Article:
Vitamin A supplements for reducing mother-to-child HIV transmission
Charles S Wiysonge1, Valantine N Ndze2, Eugene J Kongnyuy3, Muki S Shey4
1. South African Medical Research Council, Cochrane South Africa, Cape Town, Western Cape, South Africa
2. Stellenbosch University, Centre for Evidence-based Health Care, Faculty of Medicine and Health Sciences, Cape Town, South Africa
3. Reproductive Health Solutions, Salisbury, UK
4. University of Cape Town, Health Sciences Faculty, Clinical Infectious Diseases Research Initiative (CIDRI), Cape Town, Western Cape, South Africa
Wiysonge CS, Ndze VN, Kongnyuy EJ, Shey MS. Vitamin A supplements for reducing mother-to-child HIV transmission. Cochrane Database of Systematic Reviews 2017, Issue 9. Art. No.: CD003648. DOI: 10.1002/14651858.CD003648.pub4
Access the full-text article here: DOI/10.1002/14651858.CD003648.pub4/full
What is the aim of this review?
The main aim of this Cochrane Review was to assess the effects of giving vitamin A supplements to HIV-positive women, during pregnancy or after delivery, or both, on the risk of mother-to-child transmission of HIV infection. Cochrane researchers collected and examined all relevant studies to answer this question and included five trials. This is an update of a review last published in 2011.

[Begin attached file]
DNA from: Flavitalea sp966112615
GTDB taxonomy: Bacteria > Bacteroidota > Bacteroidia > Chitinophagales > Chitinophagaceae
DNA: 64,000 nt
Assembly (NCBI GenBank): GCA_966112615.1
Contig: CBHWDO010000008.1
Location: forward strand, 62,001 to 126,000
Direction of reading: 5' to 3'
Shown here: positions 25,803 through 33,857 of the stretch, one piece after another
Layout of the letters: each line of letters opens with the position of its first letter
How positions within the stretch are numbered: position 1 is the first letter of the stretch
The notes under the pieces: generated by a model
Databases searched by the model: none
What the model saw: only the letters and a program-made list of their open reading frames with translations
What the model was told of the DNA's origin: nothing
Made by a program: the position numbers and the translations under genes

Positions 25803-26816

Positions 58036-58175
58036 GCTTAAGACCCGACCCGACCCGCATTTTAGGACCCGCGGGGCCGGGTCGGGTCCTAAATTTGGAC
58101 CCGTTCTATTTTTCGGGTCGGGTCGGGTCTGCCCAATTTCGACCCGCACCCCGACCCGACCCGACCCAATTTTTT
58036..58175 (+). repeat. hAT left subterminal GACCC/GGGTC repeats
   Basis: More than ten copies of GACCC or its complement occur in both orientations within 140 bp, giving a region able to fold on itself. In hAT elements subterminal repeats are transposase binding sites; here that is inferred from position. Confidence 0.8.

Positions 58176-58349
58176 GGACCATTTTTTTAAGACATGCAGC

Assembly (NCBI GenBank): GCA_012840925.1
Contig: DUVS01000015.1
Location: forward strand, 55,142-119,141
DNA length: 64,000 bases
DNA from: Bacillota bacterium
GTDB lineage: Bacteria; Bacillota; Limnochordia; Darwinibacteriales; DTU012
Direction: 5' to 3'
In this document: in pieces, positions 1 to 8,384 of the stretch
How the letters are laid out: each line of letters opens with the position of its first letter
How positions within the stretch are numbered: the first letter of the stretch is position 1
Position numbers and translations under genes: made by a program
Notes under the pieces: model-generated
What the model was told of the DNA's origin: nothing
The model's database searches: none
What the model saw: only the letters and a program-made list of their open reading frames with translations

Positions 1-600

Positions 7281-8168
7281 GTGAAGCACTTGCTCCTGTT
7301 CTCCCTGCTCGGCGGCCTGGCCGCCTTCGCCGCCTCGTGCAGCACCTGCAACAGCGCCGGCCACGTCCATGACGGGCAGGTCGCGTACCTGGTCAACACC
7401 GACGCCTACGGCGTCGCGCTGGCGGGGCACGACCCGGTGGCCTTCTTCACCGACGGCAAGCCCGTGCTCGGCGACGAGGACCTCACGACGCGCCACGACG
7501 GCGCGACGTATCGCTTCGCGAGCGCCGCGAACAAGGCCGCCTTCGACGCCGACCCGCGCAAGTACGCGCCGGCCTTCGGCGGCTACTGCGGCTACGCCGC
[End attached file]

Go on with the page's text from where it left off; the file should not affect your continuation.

What is the key message of this review?
Giving vitamin A supplements to HIV-positive women, during pregnancy or after delivery, or both, probably makes little or no difference to the risk of mother-to-child transmission of HIV (moderate certainty evidence).
What are the main results of the review?
Five trials met the inclusion criteria of the review. Two trials were from South Africa and one trial each from Malawi, Tanzania, and Zimbabwe. The trials compared women receiving vitamin A supplements to women not receiving such supplements. None of the participants received antiretroviral therapy (ART).
The review shows that in women living with HIV infection and not on ART:
- giving vitamin A supplements to HIV-positive women during pregnancy, immediately after delivery, or both, probably has little or no effect on the risk of mother-to-child transmission of HIV (moderate certainty evidence) and may have little or no effect on child death by two years of age (low certainty evidence);
- giving vitamin A supplements to HIV-positive women during pregnancy may increase the mean birthweight (low certainty evidence) and probably reduces the number of low birthweight babies (moderate certainty evidence), but it is uncertain whether the intervention has an effect on the number of preterm births, stillbirths, or deaths among the women (very low certainty evidence).
The intervention has largely been superseded by ART, which is widely available and effective in preventing mother-to-child transmission of HIV.
How up-to-date is this review?
The review authors searched for studies up to 25 August 2017.